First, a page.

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Problem: Let T: $\mathbb{R}^3\rightarrow\mathbb{R}^3$ be a linear map given by

$$T\left[ \begin{matrix} x\\y\\ z\end{matrix} \right]= \left[ \begin{matrix} 3x-y\\z-x\\z-y\\\end{matrix} \right]$$

  1. Find the Matrix representation of T with respect to the canonical basis of $\mathbb{R}^3$, and call it A.

I am not sure how this works. So the cananical basis of $\mathbb{R}^3$ is ${(1,0,0),(0,1,0),(0,0,1)}$ But I am unsure how to get a matrix represenation from a linear operator. Any help is appreciated.

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  • $\begingroup$ Remember how a matrix is defined. The $j$th column tells you where the $j$th basis vector goes. So the first column should be the image of $(1,0,0)$ under $T$, which is $(3,-1,0)$. You can continue like this $\endgroup$ – Daniel Freedman May 14 '12 at 22:26
  • $\begingroup$ Ok great! Thank you guys so much it is so much clearer now. $\endgroup$ – Mathstudent May 14 '12 at 22:37
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I will write the linear map $T$ as $$T(x,y,z)=(3x-y,z-x,z-y).$$ Then we have $$T(1,0,0)=(3,-1,0),$$ $$T(0,1,0)=(-1,0,-1),$$ $$T(0,0,1)=(0,1,1).$$ Then the matrix representation of $T$ is given by $$\left[ \begin{array}{ccc} 3 & -1 & 0 \\ -1 & 0 & 1 \\ 0 & -1 & 1 \\ \end{array} \right].$$ The way to get it is: the vector $T(1,0,0)=(3,-1,0)$ becomes the first column, the vector $T(0,1,0)=(-1,0,-1)$ becomes the second column, and so forth. My linear algebra teacher always says, "Put it to be vertical, put it to be vertical,...".

The advantage of the matrix representation is that; for example if I want to find $T(1,-2,0)$, then I can do it by $$\left[ \begin{array}{ccc} 3 & -1 & 0 \\ -1 & 0 & 1 \\ 0 & -1 & 1 \\ \end{array} \right]\left[ \begin{array}{c} 1 \\ -2 \\ 0 \\ \end{array} \right]=\left[ \begin{array}{c} 5 \\ -1 \\ 2 \\ \end{array} \right],$$ that is, $T(1,-2,0)=(5,-1,2)$.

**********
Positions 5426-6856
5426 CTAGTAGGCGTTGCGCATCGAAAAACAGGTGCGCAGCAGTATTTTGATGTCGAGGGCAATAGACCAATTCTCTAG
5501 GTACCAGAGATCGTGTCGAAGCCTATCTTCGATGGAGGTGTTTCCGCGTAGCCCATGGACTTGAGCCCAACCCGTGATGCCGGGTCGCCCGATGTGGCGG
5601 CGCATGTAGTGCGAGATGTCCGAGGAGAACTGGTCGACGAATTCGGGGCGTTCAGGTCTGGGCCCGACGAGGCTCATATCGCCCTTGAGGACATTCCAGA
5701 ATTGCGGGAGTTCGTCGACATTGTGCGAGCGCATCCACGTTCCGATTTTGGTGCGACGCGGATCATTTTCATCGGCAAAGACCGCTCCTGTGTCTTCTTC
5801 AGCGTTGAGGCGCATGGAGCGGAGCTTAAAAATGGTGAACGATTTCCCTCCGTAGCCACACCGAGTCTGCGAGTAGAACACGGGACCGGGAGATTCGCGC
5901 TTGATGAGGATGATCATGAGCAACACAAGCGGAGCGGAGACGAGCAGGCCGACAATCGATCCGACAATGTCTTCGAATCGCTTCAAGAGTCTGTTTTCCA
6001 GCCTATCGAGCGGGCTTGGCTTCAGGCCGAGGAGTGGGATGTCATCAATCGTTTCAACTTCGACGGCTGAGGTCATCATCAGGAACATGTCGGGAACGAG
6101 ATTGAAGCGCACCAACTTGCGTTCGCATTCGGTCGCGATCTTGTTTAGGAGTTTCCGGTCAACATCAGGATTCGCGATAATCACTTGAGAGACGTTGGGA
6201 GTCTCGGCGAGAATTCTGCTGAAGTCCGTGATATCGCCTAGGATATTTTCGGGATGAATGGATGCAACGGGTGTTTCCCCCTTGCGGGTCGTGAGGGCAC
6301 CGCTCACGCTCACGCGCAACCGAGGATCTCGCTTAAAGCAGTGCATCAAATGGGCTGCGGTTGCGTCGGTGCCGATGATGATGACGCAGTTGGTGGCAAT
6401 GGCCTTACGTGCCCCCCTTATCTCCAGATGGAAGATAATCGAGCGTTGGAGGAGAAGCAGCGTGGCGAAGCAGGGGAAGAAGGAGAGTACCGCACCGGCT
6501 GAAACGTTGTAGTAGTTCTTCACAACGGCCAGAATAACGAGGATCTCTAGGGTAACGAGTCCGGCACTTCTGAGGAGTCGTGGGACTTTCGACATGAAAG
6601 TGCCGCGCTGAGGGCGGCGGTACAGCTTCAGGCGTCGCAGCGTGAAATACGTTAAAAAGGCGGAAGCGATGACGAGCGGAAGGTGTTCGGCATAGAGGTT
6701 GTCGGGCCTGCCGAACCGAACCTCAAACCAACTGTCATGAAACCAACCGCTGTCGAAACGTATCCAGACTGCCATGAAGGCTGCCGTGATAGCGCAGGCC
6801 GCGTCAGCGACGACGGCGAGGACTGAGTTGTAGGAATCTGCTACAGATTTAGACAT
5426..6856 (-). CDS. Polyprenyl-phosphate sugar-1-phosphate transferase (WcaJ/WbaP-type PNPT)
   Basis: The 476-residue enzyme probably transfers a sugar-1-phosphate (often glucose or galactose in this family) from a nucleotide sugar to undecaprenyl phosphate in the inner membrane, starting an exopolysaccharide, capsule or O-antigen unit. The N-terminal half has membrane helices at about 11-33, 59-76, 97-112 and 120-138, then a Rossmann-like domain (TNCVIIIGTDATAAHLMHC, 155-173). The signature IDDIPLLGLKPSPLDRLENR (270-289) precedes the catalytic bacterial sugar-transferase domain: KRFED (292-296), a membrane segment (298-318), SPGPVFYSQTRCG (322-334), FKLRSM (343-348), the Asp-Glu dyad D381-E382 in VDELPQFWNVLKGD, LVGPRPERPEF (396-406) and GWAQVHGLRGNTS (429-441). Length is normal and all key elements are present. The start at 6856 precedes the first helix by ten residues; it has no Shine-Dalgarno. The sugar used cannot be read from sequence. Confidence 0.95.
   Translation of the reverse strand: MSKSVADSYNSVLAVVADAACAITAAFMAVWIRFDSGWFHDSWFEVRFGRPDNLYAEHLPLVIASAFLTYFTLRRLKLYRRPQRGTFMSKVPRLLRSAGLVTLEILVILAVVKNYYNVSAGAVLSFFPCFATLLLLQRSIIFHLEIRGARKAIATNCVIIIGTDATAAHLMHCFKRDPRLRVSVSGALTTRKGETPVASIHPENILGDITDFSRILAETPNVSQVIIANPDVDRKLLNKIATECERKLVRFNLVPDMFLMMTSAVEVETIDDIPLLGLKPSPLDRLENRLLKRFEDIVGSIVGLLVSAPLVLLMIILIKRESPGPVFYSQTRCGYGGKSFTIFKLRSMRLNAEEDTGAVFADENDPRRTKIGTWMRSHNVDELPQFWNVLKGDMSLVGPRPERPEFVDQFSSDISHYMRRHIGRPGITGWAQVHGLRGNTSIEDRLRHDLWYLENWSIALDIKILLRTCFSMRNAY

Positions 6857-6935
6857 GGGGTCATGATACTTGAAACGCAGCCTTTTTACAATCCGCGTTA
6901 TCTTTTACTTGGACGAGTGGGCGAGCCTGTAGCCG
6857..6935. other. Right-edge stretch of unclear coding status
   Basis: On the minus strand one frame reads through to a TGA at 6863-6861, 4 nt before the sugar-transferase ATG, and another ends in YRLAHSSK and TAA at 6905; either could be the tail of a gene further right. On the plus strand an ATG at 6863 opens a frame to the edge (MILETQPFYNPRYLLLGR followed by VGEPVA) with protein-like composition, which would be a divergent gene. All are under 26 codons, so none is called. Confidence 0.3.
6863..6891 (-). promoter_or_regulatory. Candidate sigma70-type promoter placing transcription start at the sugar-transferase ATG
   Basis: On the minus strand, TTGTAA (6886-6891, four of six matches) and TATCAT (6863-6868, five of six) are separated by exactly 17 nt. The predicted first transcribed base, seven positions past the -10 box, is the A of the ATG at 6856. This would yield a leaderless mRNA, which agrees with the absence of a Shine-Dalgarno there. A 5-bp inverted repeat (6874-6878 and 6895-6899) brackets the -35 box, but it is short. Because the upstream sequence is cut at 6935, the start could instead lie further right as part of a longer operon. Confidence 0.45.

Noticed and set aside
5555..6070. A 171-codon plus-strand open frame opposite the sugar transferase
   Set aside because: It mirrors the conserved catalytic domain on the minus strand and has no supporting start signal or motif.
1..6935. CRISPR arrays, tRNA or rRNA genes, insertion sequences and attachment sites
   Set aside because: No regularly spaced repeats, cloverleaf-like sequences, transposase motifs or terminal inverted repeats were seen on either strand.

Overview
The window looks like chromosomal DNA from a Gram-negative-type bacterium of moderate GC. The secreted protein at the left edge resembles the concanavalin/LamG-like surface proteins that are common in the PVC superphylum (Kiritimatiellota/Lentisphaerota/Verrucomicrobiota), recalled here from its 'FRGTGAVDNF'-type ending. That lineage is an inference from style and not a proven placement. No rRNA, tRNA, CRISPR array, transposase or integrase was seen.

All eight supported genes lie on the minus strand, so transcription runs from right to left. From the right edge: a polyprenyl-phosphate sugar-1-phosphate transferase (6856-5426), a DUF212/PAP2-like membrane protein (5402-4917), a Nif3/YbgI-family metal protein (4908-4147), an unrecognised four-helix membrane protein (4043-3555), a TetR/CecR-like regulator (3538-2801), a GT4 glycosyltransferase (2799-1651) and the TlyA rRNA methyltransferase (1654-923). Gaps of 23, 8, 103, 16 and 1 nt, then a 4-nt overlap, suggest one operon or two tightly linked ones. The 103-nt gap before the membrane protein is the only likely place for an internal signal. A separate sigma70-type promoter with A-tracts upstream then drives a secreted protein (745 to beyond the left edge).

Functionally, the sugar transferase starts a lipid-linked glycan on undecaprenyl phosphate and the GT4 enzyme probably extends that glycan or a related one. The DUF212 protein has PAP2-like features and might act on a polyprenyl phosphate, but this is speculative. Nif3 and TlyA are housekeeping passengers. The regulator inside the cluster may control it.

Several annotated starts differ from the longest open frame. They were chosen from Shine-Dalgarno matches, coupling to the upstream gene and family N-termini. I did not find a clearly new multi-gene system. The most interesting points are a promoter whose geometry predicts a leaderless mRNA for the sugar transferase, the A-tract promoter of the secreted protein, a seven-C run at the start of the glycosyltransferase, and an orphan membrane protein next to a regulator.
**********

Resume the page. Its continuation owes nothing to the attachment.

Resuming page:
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    $\begingroup$ wait shouldn't the matrix represenation be $$\left[ \begin{array}{ccc} 3 & -1 & 0 \\ -1 & 0 & -1 \\ 0 & 1 & 1 \\ \end{array} \right].$$ $\endgroup$ – Mathstudent May 14 '12 at 22:44
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Let $e_1=(1,0,0)$, $e_2=(0,1,0)$, and $e_3=(0,0,1)$.

From the definition of $T$: $$ T(e_1) =\left[\matrix{3\cr -1\cr 0 }\right],\quad T(e_2) =\left[\matrix{-1\cr 0\cr -1 }\right],\quad T(e_3) =\left[\matrix{0\cr 1\cr 1 }\right]. $$ For an arbitrary vector $v=\left[\matrix{a\cr b\cr c }\right] =a e_1+b e_2+c e_3$, we have using the linearity of $T$ $$\eqalign{ T(v) &=T(a e_1+b e_2+c e_3)\cr &=a T(e_1)+b T(e_2)+c T(e_3)\cr &=a \left[\matrix{3\cr -1\cr 0 }\right]+ b\left[\matrix{-1\cr 0\cr -1 }\right]+ c\left[\matrix{0\cr 1\cr 1 }\right]\cr &= \left[\matrix{3a-1\cdot b+0\cdot c\cr -1\cdot a+0\cdot b+1\cdot c\cr 0\cdot a+1\cdot -b+1\cdot c }\right]\cr &= \left[\matrix{3&-1&0 \cr -1&0& 1\cr 0&-1& 1}\right] \left[\matrix{a\cr b\cr c}\right].\cr } $$ So the matrix representation of $T$ is $\left[\matrix{3&-1&0 \cr -1&0&1\cr 0&-1&1}\right]$.

Note that the $i^{\rm th}$ column of the matrix representing $T$ is the vector $T(e_i)$. So, we can get the desired!

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